A British family of five arrived in the Panamanian port of Balbos, exhausted but in good health on Tuesday (July 25) after thirty-seven days adrift in the South Pacific.
GV Family on deck of ship
SV Family down gangway, and father and child walking on deck (2 shots)
SV Japanese crew on deck
Gv Family surrounded by reporters (2 shots)
GV Japanese sailors show off dinghy in which family were adrift
SV Family leaving ship (2 shots)
SV Wife crying
Initials ES. 1145 WLW & DF/TB/BB/1200
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Background: A British family of five arrived in the Panamanian port of Balbos, exhausted but in good health on Tuesday (July 25) after thirty-seven days adrift in the South Pacific. Their round-the-world 39-foot schooner had been attacked and sunk by a school of killer shales. They were due to be flown back to England by the British Consulate in Panama.
The family (48-year-old Staffordshire farmer Dougal Robertson, his wife Linda, aged 44; their sons douglas, 18, and 12-year-old twins Neil and Sandy) were travelling on a three-year voyage around the world in their 48-year-old schooner 'Lucette'. With them was crew-member Robin Willams, aged 22, who was hitching a ride to New Zealand. They set sail from Falmouth, England, in January 1971 -- after investing their life savings in the boat, which they bought in Malta.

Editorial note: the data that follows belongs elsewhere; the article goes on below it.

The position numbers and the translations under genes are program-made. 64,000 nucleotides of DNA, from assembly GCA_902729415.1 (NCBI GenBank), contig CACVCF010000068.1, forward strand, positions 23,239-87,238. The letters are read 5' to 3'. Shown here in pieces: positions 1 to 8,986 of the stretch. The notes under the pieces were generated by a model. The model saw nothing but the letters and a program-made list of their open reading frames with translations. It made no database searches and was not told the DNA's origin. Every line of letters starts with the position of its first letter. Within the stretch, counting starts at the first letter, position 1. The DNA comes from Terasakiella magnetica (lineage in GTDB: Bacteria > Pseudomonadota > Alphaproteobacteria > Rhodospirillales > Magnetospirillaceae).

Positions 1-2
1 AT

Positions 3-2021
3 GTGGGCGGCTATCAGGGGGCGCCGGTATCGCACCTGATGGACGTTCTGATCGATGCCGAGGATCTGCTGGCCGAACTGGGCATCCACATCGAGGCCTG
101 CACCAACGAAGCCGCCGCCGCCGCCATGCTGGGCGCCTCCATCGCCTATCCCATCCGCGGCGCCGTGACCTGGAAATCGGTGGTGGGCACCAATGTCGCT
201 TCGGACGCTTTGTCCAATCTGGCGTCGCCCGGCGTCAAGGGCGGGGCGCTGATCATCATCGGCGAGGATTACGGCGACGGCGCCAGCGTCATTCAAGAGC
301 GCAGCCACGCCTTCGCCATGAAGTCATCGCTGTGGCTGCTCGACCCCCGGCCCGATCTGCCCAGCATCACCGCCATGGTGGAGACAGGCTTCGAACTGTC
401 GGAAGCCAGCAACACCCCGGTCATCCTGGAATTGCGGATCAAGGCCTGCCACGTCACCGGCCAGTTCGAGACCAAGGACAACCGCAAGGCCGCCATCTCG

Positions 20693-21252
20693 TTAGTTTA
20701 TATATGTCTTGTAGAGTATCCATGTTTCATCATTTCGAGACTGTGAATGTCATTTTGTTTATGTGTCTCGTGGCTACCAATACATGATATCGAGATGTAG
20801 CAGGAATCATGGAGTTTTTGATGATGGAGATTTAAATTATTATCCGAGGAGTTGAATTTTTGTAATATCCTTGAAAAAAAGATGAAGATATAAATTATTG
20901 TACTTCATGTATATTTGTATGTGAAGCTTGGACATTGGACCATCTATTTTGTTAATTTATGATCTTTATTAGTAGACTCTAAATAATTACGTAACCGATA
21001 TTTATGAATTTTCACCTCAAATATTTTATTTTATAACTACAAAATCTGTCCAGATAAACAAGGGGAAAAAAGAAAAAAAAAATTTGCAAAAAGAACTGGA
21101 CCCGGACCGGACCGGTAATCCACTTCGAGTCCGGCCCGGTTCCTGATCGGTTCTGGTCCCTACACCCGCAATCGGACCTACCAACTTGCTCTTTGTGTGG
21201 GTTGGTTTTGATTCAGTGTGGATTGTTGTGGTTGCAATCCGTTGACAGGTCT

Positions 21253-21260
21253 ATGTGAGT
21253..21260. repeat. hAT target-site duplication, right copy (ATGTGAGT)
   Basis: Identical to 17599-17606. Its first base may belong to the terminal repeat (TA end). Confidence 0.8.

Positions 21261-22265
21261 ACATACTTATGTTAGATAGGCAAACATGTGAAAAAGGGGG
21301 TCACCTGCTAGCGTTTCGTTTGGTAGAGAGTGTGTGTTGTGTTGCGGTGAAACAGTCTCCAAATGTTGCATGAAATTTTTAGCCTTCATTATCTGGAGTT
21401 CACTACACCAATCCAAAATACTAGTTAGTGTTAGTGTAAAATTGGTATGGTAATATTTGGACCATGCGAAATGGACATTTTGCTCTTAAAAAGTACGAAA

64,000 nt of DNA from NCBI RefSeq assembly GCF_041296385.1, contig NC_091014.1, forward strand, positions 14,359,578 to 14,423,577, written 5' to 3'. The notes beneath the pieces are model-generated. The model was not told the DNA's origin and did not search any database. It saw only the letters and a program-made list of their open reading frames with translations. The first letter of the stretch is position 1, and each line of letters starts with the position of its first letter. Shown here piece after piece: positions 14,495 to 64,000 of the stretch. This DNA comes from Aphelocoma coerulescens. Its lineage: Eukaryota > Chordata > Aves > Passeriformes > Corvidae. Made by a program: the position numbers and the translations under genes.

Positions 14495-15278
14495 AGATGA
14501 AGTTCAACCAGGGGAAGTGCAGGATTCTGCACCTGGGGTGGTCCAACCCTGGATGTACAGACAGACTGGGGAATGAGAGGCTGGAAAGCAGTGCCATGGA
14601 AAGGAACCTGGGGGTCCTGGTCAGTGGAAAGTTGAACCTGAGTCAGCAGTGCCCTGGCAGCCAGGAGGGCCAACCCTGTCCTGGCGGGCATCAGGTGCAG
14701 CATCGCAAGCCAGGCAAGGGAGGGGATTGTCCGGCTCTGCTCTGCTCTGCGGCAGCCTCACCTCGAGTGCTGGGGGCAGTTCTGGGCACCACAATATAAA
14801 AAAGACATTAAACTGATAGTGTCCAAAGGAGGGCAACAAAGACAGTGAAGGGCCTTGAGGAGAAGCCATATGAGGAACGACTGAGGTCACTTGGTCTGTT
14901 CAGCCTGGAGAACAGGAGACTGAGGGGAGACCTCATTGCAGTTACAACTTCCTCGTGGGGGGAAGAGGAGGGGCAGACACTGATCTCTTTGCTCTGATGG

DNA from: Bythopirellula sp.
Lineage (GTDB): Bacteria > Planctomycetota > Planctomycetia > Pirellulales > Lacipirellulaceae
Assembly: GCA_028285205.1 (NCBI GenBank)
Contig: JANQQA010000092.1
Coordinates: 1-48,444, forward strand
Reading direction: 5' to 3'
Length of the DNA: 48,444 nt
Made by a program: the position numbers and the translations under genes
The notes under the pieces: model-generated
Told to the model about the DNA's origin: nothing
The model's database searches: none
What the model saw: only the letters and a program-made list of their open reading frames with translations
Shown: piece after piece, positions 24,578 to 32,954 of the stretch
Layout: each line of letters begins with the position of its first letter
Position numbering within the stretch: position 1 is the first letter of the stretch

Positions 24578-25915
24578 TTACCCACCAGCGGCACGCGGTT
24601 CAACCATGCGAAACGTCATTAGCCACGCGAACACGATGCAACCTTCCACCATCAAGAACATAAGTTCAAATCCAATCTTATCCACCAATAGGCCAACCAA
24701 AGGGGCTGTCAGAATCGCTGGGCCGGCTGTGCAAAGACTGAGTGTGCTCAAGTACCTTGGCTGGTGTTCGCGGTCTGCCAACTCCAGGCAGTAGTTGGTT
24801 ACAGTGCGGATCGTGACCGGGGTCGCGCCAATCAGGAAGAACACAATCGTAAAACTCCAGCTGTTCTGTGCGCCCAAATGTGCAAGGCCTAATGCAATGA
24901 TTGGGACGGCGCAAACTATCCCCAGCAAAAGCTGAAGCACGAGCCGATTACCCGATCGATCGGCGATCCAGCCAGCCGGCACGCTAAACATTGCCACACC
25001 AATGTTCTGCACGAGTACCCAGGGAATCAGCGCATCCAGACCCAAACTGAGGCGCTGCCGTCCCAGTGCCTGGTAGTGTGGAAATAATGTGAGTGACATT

The Lucette sank on June 15 about 210 miles (336 kilometres) off the Galapagos Islands, while sailing west from South America towards the French Marquesas islands, on route for Australia. After being sunk by the whales -- some longer than the schooner -- the Robertsons drifted in their ten-foot (3 metres) long fibre-glass lifeboat until rescued by the japanese fishing vessel, Toka Maru. the crew had first thought the tiny dinghy to be empty, then spotted one of the castaways' last flares.
The Robertson's ordeal was magnified by a lack of food and water -- the whale attack and subsequent sinking came so swiftly they had no time to throw many provisions or much drinking water into the lifeboat. During their days adrift, they lived off the sea, catching small sharks dolphins and turtles.
This film, which shows the family on board their rescue vessel with their Japanese rescuers around them, is a telerecording off a satellite transmission from Panama.